>> Friday, March 9, 2007
Robert Pepperell founded Hex in 1990 along with Miles Visman and Coldcut members Matt Black and Jon More. They wanted to exploit the creative possibilities of personal computers especially exploring the convergence of distinct media such as music, video, animation and visuals. A number of ground-breaking products were released on various formats including CD-i with Escape, Antistatic and Headcrash. Hex went throught many transformations and was finally wound up in 1999 after internal tensions came to a head. However, the name and spirit of Hex continues through its bastard off-spring Hexstatic and the legacy of its audio-visual experiments can be seen in the work of a number of digital artists and performers.
The three titles Hex released on CD-i (also available in a triple pack released in 1995) are based on the same engine but the latter two are improved clearly over the original Escape title. Basically it's about dance tracks with a graphics editor so you can create your own visuals to play during the tracks. I remember Escape was also audio CD compatible but I don't know about the other two (Do you know?). You can choose between loads of different animations which pop up everywhere on the screen, blurring and spawning as big and colourful as it gets. The package offers a nice visual blend for you to play with. Antistatic follows more ambient tracks and automatically appeals more to me personally, both Escape and Headcrash are about retro dance tracks.
In April 93, Hex released "eSCAPE" on the CD-i platform. eSCAPE combines trance, ambient and techno trax from artists such as Irrisistable Force, Eon, B12, Mind over Rhythm, Coldcut, Warez D00dz and Psycore with state of the art cybergraphix. The idea is to listen to the music through your hifi whilst viewing the graphics on your TV. A complete cyberclub in your living room! Interaction is a key feature of eSCAPE as you can play with the visuals eg by making a dancing figure animation move in time by using the CD-i joystick. Playing with eSCAPE is a compulsive experience, a bit like a cross between playing a computer game, listening to an album, and making your own pop video.
Released in February 94 AntiStatic was one of the most powerful and original CD-i titles to be released by Hex. A mixture of danceable trance and dreamy-ambient audio tracks, specially composed by Hex, provide the background to a world of 3D organic landscapes that were created using custom fractal mathematics and random image generation techniques (coded by Miles Visman). Beautiful 2D animations melt and merge into this world of diversity and surprise. Use of the Remote Control allows interaction with the visuals by selecting animations, sequences, patterns and colours. The music from antiStatic was released simultaneously by N-Tone on CD and vinyl.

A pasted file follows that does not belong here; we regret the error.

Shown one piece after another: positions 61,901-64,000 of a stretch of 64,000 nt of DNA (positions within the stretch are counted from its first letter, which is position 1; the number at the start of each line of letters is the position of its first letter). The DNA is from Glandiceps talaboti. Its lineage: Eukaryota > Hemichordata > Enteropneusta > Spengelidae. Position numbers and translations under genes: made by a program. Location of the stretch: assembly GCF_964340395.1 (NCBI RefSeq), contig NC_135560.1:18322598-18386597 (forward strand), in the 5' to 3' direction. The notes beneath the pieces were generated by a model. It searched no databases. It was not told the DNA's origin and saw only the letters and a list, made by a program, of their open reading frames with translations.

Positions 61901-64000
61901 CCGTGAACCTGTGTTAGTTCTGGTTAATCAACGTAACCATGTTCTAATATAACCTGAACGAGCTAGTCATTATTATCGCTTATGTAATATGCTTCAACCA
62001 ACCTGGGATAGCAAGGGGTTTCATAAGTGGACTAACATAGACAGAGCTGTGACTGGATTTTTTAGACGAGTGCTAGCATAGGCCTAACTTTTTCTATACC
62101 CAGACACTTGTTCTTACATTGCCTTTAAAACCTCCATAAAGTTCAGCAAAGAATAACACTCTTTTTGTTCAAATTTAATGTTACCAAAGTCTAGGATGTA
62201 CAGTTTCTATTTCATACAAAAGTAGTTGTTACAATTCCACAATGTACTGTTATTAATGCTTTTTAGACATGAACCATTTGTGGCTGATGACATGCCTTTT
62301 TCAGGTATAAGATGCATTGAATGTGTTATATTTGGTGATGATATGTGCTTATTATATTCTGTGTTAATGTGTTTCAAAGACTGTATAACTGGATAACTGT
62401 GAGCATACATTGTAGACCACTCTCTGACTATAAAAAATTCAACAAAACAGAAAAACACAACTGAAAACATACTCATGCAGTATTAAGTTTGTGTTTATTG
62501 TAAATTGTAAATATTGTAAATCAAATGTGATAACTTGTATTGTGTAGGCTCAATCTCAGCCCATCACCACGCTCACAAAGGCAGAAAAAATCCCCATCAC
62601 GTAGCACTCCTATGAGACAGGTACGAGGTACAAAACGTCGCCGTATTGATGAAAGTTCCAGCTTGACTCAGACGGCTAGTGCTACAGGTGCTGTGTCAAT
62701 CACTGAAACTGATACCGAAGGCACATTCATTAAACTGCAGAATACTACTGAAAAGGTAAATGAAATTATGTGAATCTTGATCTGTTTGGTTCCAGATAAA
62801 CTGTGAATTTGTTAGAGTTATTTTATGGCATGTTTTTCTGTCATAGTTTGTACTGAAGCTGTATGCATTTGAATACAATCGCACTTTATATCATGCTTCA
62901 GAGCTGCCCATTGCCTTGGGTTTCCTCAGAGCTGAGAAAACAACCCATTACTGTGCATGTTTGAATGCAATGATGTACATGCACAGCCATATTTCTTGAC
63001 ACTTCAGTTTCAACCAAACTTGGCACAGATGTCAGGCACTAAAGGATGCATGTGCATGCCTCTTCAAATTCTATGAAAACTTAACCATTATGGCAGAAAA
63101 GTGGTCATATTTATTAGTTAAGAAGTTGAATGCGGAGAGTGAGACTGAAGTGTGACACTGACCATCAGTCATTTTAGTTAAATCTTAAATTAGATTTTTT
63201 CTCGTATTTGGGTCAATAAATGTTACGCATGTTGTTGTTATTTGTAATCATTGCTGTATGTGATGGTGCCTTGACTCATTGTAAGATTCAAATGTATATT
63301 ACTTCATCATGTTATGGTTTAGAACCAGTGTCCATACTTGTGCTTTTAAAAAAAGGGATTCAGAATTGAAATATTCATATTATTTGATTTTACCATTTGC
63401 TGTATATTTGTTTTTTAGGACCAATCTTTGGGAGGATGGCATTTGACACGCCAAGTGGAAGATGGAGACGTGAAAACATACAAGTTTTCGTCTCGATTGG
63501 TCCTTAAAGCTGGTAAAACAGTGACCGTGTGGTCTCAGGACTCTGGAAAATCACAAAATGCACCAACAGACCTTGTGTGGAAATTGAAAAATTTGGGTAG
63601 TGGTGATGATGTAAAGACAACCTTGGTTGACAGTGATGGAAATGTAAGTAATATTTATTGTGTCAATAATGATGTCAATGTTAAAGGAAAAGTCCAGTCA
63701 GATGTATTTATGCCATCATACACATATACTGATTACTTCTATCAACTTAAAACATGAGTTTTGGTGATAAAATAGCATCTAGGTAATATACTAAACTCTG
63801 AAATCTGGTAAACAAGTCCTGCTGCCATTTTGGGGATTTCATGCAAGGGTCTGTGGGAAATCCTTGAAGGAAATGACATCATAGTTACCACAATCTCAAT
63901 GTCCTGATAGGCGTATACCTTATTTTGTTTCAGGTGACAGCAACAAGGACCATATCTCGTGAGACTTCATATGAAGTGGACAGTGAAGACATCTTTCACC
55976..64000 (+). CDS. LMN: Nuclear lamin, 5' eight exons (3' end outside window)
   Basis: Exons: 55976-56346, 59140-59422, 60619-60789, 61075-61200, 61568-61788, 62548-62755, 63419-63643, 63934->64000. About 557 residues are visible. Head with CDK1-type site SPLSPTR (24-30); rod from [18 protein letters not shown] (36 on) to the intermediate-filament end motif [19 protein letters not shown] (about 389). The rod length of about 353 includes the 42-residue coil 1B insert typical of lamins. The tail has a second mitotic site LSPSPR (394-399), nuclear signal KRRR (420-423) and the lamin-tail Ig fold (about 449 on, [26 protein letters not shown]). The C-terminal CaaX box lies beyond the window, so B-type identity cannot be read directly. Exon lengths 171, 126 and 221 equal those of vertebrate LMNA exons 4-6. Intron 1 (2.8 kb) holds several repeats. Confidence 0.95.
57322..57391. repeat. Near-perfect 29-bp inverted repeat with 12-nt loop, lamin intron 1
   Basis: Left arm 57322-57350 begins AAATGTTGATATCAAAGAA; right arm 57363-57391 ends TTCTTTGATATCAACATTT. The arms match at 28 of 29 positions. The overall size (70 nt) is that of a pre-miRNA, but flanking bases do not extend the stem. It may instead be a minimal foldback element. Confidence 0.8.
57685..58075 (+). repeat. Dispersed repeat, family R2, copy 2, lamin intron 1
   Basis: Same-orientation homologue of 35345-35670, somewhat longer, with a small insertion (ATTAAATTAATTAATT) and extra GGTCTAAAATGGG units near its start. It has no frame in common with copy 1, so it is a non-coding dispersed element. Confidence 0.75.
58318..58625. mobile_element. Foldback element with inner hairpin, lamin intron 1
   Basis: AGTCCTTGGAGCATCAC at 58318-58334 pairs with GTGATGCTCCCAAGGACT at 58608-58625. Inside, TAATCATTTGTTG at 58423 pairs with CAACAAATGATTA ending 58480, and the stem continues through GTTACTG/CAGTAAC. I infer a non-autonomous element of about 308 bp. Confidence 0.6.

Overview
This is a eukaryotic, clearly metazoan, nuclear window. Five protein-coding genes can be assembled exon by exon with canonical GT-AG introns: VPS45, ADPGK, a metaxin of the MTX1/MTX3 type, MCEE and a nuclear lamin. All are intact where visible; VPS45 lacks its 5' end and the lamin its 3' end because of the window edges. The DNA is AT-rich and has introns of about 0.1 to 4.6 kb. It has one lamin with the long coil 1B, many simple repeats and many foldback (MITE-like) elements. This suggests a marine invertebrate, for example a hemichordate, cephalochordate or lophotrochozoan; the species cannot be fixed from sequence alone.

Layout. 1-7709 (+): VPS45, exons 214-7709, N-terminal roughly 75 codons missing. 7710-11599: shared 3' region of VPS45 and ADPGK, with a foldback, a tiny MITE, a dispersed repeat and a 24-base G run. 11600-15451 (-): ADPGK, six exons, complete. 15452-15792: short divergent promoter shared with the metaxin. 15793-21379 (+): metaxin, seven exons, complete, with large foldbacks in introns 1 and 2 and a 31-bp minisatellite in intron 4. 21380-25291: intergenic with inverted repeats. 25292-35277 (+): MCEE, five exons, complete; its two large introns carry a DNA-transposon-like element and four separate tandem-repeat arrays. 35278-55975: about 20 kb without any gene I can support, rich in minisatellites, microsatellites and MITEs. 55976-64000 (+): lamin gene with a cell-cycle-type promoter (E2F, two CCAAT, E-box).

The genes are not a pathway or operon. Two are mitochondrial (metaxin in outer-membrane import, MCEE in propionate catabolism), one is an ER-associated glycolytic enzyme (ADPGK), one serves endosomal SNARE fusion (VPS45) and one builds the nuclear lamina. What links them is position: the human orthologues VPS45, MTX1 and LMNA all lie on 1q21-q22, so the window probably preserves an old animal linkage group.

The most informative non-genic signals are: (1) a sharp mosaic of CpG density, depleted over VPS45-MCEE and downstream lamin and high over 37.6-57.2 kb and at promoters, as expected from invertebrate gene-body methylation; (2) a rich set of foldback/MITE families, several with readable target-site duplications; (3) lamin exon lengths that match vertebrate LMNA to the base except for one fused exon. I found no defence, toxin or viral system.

HeadCrash was the third and most impressive in the series of interactive CDi's produced by Hex. It throws in the face of the user full-on graphics pulsating to screaming hardcore techno tracks including music from Digital Poodle, Protozoa and Hex. Multiple layered routines made up of randomly loading animations, trippy backgrounds and sampled foregrounds mean a new sequence each time a track is played. Interactivity with the remote control allows the user to edit routines by selecting elements individually or in combination - with the option of changing colour, direction and pace. Raw and powerful, headCrash was a 21st century toy for the headstrong.
Personally, I find the music in Hex' CD-i titles a little dated. As music is the main theme of the discs, it's important that you enjoy it! However, the way how you can create your own visuals following the dance tracks is fun to do, and the graphics look awesome on CD-i, especially when you realize no digital video cartridge is needed. Antistatic is the best one in my opinion as I feel they went a tad too far with the music of Headcrash. So, if you don't like the music, you're done with the titles pretty quick ;). The technique however was a large inspiration for Microsoft's own Windows Media Player, offering the same kind of visuals.